Cancer Patient Robert Rabbin: Acceptance Doesn't Mean Giving Up
Dec 25, 2017 Cedars-Sinai Staff
A little over 5 years ago, Robert Rabbin left Australia carrying a heavy load—stage 4 lung cancer that had spread to bones in his spine and hips.
His prognosis: 6 months.
"They suggested I return to the US and just get my affairs in order," says Robert, a 67-year-old professional public speaker who had been living abroad.
"You need a loving support team. It may be the single most important thing. This is not the time to shut people out."
He did come home—but not to meet death or fight back. Nearly paralyzed from the fractures in his spine, Robert came home to befriend the malignant neoplasm in his lower right lung. Why not? It was, after all, his cancer.
"I didn't reject it, yet I wasn't convinced of anything either," he says about the prognosis he was given. "Intellectually, we all know we're going to die. But spiritually, I knew there was more for me to learn about my life and my cancer."
His quest landed him on the doorstep of Cedars-Sinai's Samuel Oschin Comprehensive Cancer Institute.
After identifying the specific gene mutation driving Robert's cancer, Dr. Natale started him on an oral drug, erlotinib hydrochloride (Tarceva).
"Because some drugs are better tailored to certain mutations, identifying Robert's mutation was key to figuring out which therapy to use," says Dr. Natale.
"New, targeted therapies are becoming standard practice in lung cancer treatment. Specifically targeting the EGFR gene—the most common mutation in non-smoking related lung cancers—has played a central role in advancing patient outcomes in recent years. For Robert, who has never smoked, this was the right approach."
Patients given erlotinib have about a 60-70% chance of getting better, according to Dr. Natale. Robert also underwent chemotherapy to enhance the chances of a good outcome. It worked.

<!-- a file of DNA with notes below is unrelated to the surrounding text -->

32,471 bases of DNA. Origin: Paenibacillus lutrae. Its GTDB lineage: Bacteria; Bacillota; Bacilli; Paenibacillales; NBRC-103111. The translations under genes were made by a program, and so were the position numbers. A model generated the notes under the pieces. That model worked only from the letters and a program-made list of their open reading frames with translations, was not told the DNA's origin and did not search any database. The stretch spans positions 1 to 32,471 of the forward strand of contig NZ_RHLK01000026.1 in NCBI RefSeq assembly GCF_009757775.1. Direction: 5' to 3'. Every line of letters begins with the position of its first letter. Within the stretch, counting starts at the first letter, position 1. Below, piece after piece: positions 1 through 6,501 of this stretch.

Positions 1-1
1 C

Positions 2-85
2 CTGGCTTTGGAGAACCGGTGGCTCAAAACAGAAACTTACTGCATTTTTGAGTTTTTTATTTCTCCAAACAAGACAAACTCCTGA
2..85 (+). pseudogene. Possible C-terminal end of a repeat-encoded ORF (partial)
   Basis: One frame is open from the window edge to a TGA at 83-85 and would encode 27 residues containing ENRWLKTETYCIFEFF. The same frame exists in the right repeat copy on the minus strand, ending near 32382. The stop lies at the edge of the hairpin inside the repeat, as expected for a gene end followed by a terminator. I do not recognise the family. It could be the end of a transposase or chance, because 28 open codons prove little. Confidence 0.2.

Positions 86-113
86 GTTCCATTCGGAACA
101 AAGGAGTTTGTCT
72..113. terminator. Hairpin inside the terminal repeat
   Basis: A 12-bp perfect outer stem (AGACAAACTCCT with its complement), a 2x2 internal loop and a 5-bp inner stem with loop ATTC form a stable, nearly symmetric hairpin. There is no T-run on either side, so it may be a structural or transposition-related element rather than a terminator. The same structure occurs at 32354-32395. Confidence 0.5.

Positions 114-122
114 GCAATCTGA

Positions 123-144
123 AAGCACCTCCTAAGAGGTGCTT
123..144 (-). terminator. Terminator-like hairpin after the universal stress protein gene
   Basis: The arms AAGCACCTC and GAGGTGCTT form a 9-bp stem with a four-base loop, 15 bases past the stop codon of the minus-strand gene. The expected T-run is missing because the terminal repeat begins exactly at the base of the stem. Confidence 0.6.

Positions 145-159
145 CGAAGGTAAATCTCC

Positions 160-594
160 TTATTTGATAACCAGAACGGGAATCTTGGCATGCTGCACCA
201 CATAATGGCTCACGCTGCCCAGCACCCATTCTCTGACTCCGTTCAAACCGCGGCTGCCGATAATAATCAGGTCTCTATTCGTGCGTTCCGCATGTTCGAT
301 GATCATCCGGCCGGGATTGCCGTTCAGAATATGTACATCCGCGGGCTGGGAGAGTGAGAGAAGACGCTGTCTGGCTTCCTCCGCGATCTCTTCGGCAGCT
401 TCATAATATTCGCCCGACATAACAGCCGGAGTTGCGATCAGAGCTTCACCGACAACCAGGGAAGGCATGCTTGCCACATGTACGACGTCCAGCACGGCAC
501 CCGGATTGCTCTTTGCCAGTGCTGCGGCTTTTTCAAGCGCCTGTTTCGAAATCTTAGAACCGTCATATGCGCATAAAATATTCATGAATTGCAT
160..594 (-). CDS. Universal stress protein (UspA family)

That was 4 years ago.
Then, in May 2016, the cancer became resistant. Tests indicated tumor growth. Dr. Natale put Robert back on chemotherapy, in addition to the erlotinib he was already taking. The cancer had metastasized to his brain. Robert underwent radiation to combat the brain tumor.
Today, he's doing well. Other than a little stiffness, he's relatively pain free. His cancer, although still present, is under control.
"What Dr. Natale and his team have done for my family is incredible, and we hold them in the highest regard," says Sandra, Robert's sister. "When Robert got back from Australia, the situation was dire. Today, he's so much better. Cedars-Sinai saved my brother's life."
A cancer patient's advice
Robert has some advice for other patients:
- Embrace help. After his initial diagnosis, Robert sent a video message to friends and family about his condition. His sister, who lives in the same building, was by his side every day for the first 2 years, when he was mostly confined to bed. "You can't do this alone," he says. "You need a loving support team. It may be the single most important thing. This is not the time to shut people out."
- Acceptance doesn't mean giving up. Prior to his diagnosis, Robert spent 50 years traveling the world in pursuit of spiritual growth, 10 of them under the tutelage of a meditation master. "It was never about fighting, winning, or surviving,” he says. "It was about completing my quest. I responded by embracing my cancer. Spiritually, I was truly discovering myself and how I wanted to live the rest of my life."
Robert is a grateful patient and supporter of the Campaign for Cedars-Sinai. Learn more about the Campaign.
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